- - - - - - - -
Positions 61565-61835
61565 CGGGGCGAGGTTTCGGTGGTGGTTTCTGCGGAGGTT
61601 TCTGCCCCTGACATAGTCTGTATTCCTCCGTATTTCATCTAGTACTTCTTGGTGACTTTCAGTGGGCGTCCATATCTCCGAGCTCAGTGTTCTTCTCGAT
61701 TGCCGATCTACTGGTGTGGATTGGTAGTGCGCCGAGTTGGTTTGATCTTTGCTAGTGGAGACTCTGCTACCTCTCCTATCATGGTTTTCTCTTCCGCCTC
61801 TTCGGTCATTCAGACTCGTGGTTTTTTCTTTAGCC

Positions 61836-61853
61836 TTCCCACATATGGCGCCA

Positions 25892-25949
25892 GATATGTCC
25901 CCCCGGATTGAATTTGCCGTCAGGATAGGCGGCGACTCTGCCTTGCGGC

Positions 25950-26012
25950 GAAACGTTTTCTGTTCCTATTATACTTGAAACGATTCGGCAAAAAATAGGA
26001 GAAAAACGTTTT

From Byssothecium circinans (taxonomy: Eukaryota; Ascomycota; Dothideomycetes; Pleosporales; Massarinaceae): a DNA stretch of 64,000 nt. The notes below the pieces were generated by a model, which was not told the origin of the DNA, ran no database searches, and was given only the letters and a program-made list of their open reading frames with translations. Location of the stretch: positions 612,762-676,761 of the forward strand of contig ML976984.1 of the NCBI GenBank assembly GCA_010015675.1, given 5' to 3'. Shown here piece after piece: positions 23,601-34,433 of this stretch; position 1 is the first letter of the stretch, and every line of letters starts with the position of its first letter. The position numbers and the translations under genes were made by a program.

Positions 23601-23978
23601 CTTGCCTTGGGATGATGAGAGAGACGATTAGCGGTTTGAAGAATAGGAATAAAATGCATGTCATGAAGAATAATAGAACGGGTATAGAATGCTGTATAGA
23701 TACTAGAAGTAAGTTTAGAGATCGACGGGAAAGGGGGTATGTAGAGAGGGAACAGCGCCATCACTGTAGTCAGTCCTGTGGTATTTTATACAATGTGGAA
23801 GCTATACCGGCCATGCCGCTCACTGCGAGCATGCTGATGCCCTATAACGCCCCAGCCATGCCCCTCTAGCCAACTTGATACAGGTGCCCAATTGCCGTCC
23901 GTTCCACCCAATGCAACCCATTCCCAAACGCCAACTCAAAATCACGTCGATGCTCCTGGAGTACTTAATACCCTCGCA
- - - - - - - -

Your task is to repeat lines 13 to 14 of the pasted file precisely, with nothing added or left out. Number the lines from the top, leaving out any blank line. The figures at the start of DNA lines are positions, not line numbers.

26001 GAAAAACGTTTT

From Byssothecium circinans (taxonomy: Eukaryota; Ascomycota; Dothideomycetes; Pleosporales; Massarinaceae): a DNA stretch of 64,000 nt. The notes below the pieces were generated by a model, which was not told the origin of the DNA, ran no database searches, and was given only the letters and a program-made list of their open reading frames with translations. Location of the stretch: positions 612,762-676,761 of the forward strand of contig ML976984.1 of the NCBI GenBank assembly GCA_010015675.1, given 5' to 3'. Shown here piece after piece: positions 23,601-34,433 of this stretch; position 1 is the first letter of the stretch, and every line of letters starts with the position of its first letter. The position numbers and the translations under genes were made by a program.